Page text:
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Confessions Of A Save Scummer

Storytelling

Supporter post

The current game is not saved.
Do you want to save the game before you load another game?

No.

Save scumming is where something happens in a game that you don’t like as a result of your actions, and so you load an earlier save for a chance to undo it. It’s cheating, in other words – and depending on who you ask, mainly cheating yourself.

I can sympathise with that viewpoint. What do games matter if you’re simply going to keep your fingers between the pages and flick back any time you don’t like the consequences? There are a lot of games I love specifically because of the cascading failures your incorrect decisions create – whether it’s losing beloved soldiers in XCOM or dying in a puddle in NEO Scavenger.

But there are other games, too. Games which turn me into the storyteller from Prince of Persia: Sands of Time, where something goes wrong and I think, “Hang on, wait, that’s not right.”

For years, the Championship Manager series was one of those games. You don’t directly control your players during matches, but set up tactics and match plans and then watch the results play out, taking into account your decisions, your opponent’s decisions, and a certain amount of natural random chance.

Just like real world football, the results are therefore occasionally infuriating, with unlikely upsets and freak comebacks. Even if nothing out of the ordinary does happen, it’s often hard to tell how the decisions you made beforehand – to play a 3-4-2-1, or to focus on possession, or to drop your captain – actually affected the outcome. There’s too much happening to trace causality.

In this situation, I can’t help myself. A result goes wrong and I reach for that load game button. Earlier versions of Championship Manager were fine with this, while later editions started forcing you to save before loading – which in turn prompted me to simply start alt-F4ing to force quit the program instead of giving in. Today, in series continuation Football Manager, you’re given the option mentioned above. Do you want to save the game before you load another game? The answer is still, usually, no.

Am I cheating myself? I don’t think so. I don’t even feel like I’m cheating.

When I play games, it’s very rarely about testing my mettle against the machine. I’ve little interest in overcoming prescribed challenges set for me, and even less so overcoming obtuse systems for the mere sake of achieving higher numbers than an opponent. My interest in playing games is mostly for the stories I get out of it; anecdotes I can share with friends, write about on here, or simply tell myself out of a sense of comfort.

When I’m playing Football Manager I’m in cahoots with the game to tell myself a story, and I have a particular story in mind I want to tell. It tends to involve years-long careers spent developing youth teams into international superstars, re-living a youth spent watching Manchester United’s own once youthful, homegrown team. That’s a hard story to tell if you’re being sacked for being rubbish. The incentive is therefore there to wipe away certain losses and to re-play particular games till I massage my tactics into something that works. It doesn’t mean I cut loss away completely – I’ll let the occasional cup final go astray, and allow my side to drop a few league places, so long as the overall narrative remains and I can continue fiddling with the parts of the systems I most enjoy, like scouting and regens.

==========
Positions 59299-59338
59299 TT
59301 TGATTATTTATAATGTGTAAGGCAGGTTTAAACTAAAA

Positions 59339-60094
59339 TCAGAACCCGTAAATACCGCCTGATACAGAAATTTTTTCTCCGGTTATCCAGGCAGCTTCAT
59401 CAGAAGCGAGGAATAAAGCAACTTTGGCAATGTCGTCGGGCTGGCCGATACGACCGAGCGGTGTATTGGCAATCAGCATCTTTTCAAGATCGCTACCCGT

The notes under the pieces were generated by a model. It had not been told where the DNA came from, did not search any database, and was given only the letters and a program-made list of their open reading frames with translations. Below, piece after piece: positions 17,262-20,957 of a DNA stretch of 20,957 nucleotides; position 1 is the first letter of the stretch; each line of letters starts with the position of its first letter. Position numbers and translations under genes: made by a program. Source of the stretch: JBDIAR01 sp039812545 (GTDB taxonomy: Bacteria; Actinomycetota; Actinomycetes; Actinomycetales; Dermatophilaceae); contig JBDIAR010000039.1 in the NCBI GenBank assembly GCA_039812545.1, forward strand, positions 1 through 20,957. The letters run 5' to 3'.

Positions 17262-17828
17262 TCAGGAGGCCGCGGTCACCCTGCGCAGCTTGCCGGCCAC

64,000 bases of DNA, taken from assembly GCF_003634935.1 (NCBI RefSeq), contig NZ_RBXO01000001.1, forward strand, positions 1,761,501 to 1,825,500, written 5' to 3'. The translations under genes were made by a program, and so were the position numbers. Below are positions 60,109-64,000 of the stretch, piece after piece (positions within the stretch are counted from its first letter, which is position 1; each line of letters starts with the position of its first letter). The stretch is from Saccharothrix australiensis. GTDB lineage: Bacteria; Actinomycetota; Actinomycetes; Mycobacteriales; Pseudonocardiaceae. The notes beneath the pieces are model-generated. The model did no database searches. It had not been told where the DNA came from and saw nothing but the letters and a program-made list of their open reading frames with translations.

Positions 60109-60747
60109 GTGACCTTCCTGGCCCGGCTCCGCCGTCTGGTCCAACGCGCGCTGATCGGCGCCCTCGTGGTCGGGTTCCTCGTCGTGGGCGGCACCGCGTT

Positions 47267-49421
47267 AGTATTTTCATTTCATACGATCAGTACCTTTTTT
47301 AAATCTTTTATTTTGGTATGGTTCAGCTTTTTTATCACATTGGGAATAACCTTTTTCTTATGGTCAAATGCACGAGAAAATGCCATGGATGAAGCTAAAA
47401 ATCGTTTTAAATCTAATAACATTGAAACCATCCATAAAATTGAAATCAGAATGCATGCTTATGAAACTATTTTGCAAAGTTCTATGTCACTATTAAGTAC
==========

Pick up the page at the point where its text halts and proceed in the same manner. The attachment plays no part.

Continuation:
In the games I play without save scumming – which is all of the others I play, really – I surrender more control to the machine because I trust it more to generate stories that I’ll enjoy. In Football Manager I suspect I’m more likely to be baffled and frustrated.

As an experiment however, I decided in my current Football Manager 2015 career that I wouldn’t save scum. Not even when I got defeated by Luton in the FA Cup and I was Manchester United. Not even when I followed a successful first season (3rd position in the league) with a disastrous second (17th by November). Not even when I was sacked.

The result is certainly a more varied experience. I’m now into the fourth season and the manager of Bayern Munich. They hired me after they were inexplicably “flattered” by my desperate, unemployed job application. Their decision paid off at least as I’ve just won the Bundesliga in my first season, and reached the finals (and lost the finals) of the Champions Cup and the German Cup. I’m feeling things I don’t normally get from the game: regret at decisions made, loss at the young players I signed and left behind, and a sense that the world the game simulates is larger than I am, as it now exists separate from me. Also: schadenfreude, as Laurent Blanc, who replaced me as manager at Man Utd, was sacked also at the end of his first full season.

Is this better than it was before? I’m not so sure.

My experiences are arguably more authentic, because I’m not acting as a script doctor at every turn, and am embracing fully the systems the designers have created for me. It’s certainly taken me to places that I would not have gone of my own accord.

On the other hand, I’m not enjoying the game anymore than I did before. That I won the Bundesliga legitimately doesn’t improve my enjoyment of the story that I’m crafting. It’s different, not better.

Sometimes different is a good thing. I’m going to continue this career in the same fashion and see what successes and losses, firings and hirings, come my way. But I’ll probably also start another career soon, and I’m betting the answer to the question up top will be the same as before: no.

This article was first published as part of, and thanks to, The RPS Supporter Program.

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Graham Smith

Editor-in-chief

Graham is to blame for all this.

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